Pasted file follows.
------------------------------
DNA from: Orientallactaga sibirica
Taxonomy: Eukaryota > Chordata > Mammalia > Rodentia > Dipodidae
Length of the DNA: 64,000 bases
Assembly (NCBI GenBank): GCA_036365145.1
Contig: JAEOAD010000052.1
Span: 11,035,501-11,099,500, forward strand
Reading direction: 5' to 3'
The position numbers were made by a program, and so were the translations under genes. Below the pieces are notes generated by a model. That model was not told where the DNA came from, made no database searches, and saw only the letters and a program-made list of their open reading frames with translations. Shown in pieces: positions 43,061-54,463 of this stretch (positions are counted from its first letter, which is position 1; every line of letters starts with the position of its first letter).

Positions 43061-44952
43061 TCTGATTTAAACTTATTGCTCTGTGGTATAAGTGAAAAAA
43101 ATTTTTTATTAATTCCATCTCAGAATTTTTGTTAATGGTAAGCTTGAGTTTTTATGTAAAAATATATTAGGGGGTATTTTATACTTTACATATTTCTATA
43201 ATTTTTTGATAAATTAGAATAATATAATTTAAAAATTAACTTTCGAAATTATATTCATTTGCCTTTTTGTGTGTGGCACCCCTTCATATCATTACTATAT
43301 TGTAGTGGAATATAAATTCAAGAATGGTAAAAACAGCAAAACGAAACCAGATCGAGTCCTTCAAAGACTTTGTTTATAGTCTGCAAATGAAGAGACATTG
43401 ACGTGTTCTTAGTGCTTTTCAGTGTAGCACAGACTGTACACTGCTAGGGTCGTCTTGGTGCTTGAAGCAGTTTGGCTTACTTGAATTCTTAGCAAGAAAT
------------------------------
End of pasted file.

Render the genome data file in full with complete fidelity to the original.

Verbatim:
DNA from: Orientallactaga sibirica
Taxonomy: Eukaryota > Chordata > Mammalia > Rodentia > Dipodidae
Length of the DNA: 64,000 bases
Assembly (NCBI GenBank): GCA_036365145.1
Contig: JAEOAD010000052.1
Span: 11,035,501-11,099,500, forward strand
Reading direction: 5' to 3'
The position numbers were made by a program, and so were the translations under genes. Below the pieces are notes generated by a model. That model was not told where the DNA came from, made no database searches, and saw only the letters and a program-made list of their open reading frames with translations. Shown in pieces: positions 43,061-54,463 of this stretch (positions are counted from its first letter, which is position 1; every line of letters starts with the position of its first letter).

Positions 43061-44952
43061 TCTGATTTAAACTTATTGCTCTGTGGTATAAGTGAAAAAA
43101 ATTTTTTATTAATTCCATCTCAGAATTTTTGTTAATGGTAAGCTTGAGTTTTTATGTAAAAATATATTAGGGGGTATTTTATACTTTACATATTTCTATA
43201 ATTTTTTGATAAATTAGAATAATATAATTTAAAAATTAACTTTCGAAATTATATTCATTTGCCTTTTTGTGTGTGGCACCCCTTCATATCATTACTATAT
43301 TGTAGTGGAATATAAATTCAAGAATGGTAAAAACAGCAAAACGAAACCAGATCGAGTCCTTCAAAGACTTTGTTTATAGTCTGCAAATGAAGAGACATTG
43401 ACGTGTTCTTAGTGCTTTTCAGTGTAGCACAGACTGTACACTGCTAGGGTCGTCTTGGTGCTTGAAGCAGTTTGGCTTACTTGAATTCTTAGCAAGAAAT